Anne Robinson, Karen Saxby
One of the greatest revolutions in the history of mankind happened nearly 3000 years ago: the transition from polytheism to monotheism through the prophet Moses. God revealed himself directly to Moses, instructing him in absolute truth. God's call to Moses presented a new idea that exploded all previous religious concepts: One God unique, eternal, intangible, inconceivable'. Moses understands this concept, but is unable to express it, and therefore God appoints Moses' brother Aaron as his spokesman. They are bound to fail: Aaron can only approach sharing the idea by compromising its meaning, whilst Moses is left to search fruitlessly for ''the word I lack ''. When Arnold Schoenberg composed what he regarded as the dramatisation of his religious beliefs, he felt as though he was himself a Moses of the art. ''Endowed with a sense of mission'', Schönberg continually reflected on how ''to make the unfathomable, fathomable''. The operatic staging of this extraordinary idea by Hans Mayer involves scenic visions that make demands on stage machinery way beyond the boundaries of possibility. The impact of his grandiose composition is a deeply religious debate, uncompromising, radical and forthright.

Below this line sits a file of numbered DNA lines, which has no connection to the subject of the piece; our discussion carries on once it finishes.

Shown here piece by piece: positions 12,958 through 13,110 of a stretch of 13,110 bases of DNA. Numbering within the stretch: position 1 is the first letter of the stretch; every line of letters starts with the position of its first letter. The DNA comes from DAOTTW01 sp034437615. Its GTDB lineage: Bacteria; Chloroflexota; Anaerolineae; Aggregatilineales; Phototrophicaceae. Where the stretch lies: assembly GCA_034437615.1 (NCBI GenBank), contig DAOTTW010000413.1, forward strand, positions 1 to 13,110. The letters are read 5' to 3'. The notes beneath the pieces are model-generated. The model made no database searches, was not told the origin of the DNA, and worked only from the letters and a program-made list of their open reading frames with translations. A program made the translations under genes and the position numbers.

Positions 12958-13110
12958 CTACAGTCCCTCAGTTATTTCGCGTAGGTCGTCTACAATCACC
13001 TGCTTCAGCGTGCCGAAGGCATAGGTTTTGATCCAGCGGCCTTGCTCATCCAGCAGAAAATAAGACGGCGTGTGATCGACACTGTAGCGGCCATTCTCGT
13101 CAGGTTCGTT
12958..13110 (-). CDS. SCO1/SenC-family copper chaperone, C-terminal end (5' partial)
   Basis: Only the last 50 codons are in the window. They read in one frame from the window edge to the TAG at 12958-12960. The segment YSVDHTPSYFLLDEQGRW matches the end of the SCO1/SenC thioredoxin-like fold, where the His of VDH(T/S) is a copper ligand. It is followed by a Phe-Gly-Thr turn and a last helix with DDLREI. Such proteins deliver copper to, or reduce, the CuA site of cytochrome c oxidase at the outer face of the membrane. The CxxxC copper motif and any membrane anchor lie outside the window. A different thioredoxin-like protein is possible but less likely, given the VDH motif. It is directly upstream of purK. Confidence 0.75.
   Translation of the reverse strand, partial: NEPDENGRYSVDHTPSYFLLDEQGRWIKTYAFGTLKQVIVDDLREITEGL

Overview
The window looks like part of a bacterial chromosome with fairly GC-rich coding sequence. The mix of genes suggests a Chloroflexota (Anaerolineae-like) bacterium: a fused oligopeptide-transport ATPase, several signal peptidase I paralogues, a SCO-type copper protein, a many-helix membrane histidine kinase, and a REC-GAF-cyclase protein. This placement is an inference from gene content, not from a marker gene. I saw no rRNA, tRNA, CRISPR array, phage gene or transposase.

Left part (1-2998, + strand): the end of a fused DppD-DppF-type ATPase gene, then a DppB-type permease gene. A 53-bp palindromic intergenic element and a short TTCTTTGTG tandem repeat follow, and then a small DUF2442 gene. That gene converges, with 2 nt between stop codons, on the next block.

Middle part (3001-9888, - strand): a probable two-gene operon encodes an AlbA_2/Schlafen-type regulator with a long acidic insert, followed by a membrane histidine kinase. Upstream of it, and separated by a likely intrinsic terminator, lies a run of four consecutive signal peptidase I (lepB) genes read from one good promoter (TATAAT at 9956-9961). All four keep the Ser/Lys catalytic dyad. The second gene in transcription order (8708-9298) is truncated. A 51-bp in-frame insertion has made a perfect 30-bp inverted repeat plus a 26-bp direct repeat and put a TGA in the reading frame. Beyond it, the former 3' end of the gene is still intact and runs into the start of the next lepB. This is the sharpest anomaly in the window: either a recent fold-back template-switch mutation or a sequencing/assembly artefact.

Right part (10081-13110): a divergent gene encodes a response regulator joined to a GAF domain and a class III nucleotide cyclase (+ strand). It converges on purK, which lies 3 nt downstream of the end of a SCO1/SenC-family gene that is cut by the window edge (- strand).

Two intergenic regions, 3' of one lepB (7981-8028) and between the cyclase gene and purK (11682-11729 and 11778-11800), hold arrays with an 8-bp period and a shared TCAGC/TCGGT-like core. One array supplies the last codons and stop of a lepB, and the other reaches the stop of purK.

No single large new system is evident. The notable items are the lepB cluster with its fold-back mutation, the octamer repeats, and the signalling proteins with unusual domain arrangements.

Subtitles: English, German, French
Region: All Regions
Aspect Ratio: 16:9 - 1.78:1